*Last month, a friend of mine wagged his tongue so much about the newest Off Broadway sensation Choir Boy that he got laryngitis. And after seeing the play, and buoyed by the amazingly brilliant Manhattan Theatre Club’s American premiere of Tarell Alvin McCraney’s production, I too became a Town Crier talking incessantly about the miracle play on 55th Street.
McCraney’s play about many social issues was soul searing. And what made this play even more intense for me was that I saw it during the same time that the Supreme Court passed the same sex marriage law in California, the Paula Deen debacle about the “N” word and the Trayvon Martin travesty. And thanks to the vast word of mouth treatment, this limited engagement production will now run through Sunday, August 4, 2013.
There are not enough adjectives to describe this transformative play about the coming of age for five young Black boys who attend a prep school that MTC bills as follows: “The Charles R. Drew Prep School for Boys is dedicated to the creation of strong, ethical Black men. Pharus (Jeremy Pope) wants nothing more than to take his rightful place as leader of the school’s legendary gospel choir. Can he find his way inside the hallowed halls of this institution if he sings in his own key?”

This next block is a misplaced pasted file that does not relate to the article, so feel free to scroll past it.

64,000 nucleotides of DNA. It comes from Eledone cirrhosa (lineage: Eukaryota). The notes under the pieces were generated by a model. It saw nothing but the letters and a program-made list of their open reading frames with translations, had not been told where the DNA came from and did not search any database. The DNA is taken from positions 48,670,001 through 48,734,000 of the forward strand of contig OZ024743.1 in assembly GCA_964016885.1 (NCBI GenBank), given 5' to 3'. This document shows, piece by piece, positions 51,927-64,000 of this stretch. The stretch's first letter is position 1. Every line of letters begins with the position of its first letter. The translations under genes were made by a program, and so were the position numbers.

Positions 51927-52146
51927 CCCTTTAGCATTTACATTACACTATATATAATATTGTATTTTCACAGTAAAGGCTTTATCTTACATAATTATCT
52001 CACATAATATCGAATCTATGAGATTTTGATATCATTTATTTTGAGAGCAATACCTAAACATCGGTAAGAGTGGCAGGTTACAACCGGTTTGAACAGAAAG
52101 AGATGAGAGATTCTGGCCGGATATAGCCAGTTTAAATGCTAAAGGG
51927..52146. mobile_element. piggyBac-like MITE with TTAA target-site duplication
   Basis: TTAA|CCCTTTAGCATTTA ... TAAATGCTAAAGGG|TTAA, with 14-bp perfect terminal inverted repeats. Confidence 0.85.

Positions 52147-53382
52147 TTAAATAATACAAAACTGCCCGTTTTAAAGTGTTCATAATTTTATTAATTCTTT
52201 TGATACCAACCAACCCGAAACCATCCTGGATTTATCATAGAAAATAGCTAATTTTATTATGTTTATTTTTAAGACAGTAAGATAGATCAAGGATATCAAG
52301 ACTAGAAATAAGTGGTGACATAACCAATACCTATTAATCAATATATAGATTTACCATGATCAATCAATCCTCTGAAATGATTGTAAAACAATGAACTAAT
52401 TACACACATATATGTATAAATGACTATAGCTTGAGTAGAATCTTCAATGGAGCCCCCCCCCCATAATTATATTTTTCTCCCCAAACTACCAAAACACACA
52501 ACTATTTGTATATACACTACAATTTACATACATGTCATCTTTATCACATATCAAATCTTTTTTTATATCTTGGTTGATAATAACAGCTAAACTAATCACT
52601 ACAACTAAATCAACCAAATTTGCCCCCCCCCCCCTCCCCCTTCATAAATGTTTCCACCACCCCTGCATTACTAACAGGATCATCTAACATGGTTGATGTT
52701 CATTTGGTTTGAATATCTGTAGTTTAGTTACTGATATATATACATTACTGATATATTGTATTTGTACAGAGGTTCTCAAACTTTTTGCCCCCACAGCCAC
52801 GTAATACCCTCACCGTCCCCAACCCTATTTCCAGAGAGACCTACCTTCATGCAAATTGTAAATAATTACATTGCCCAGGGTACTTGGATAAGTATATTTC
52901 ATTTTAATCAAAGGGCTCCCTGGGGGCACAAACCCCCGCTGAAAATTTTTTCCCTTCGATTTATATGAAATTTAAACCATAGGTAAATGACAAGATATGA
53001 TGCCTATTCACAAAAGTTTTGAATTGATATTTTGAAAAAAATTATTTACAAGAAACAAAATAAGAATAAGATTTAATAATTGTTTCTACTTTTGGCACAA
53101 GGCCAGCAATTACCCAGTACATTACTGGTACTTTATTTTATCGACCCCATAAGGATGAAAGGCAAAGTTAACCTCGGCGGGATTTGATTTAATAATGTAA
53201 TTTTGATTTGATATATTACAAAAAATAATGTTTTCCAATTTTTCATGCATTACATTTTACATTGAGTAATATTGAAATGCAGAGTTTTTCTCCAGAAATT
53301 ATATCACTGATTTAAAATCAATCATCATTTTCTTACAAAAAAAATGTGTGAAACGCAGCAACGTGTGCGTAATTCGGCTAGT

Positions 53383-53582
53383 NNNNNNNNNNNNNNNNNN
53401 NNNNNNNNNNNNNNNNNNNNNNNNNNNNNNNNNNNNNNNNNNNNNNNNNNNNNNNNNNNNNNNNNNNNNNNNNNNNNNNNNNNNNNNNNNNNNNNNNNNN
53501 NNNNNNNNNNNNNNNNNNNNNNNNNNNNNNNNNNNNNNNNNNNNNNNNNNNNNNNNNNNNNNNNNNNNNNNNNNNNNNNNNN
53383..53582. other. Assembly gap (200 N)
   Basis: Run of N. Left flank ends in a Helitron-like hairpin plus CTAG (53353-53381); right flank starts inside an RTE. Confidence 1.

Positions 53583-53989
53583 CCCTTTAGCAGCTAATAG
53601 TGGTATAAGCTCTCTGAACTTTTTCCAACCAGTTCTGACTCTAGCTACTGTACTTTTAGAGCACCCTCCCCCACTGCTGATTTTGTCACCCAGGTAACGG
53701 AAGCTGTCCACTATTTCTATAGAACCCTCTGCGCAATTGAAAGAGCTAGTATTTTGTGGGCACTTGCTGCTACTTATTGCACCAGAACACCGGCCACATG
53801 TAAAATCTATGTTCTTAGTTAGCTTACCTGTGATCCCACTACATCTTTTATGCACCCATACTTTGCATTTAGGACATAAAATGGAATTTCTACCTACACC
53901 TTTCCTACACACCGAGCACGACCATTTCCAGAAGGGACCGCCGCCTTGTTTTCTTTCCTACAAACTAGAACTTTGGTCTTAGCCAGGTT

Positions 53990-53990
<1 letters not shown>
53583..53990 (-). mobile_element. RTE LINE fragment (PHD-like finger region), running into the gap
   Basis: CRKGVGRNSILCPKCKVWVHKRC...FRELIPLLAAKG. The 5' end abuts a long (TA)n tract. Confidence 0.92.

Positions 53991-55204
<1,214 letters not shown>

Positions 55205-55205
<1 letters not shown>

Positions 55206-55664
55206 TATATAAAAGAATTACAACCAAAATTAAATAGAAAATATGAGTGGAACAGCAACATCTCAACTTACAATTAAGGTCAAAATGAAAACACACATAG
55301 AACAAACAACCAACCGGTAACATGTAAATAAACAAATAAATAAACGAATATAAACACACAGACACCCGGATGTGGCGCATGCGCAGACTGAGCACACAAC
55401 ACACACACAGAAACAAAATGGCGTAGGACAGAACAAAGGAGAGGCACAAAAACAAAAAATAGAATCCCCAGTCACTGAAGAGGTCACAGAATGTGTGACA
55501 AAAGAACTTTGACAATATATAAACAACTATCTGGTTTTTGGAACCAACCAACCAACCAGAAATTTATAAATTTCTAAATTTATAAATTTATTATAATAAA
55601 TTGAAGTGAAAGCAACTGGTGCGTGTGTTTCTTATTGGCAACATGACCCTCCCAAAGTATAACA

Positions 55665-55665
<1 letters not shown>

No one stays in his lane in this life-changing play directed by Trip Cullman and featuring an amazingly gifted cast that includes Nicholas L. Ashe (The Lion King), Kyle Beltran (In The Heights), Tony Award winner Chuck Cooper (The Piano Lesson), Grantham Coleman (As You Like It), Austin Pendleton (Ivanov), Jeremy Pope (Little Shop of Horrors) and Wallace Smith (American Idiot).
Each student comes to the school with his own problems that McCraney unravels boy- by-boy in a very unorthodox but memorable manner. There is a gay issue that permeates the play but the playwright leaves you to figure out who the main players are. Then there’s the “N” word and McCraney nails it by showing the stupidity of the use of the word. And let’s not forget the underlying sentiment layered throughout the play, “growing up Black in America.” And did I mention the “going to church” music? These young men sang the gospel truth! And as I waited in a long line for the ladies room, one thing the play did do was to start a dialogue about race relations. Bravo, Mr. Playwright!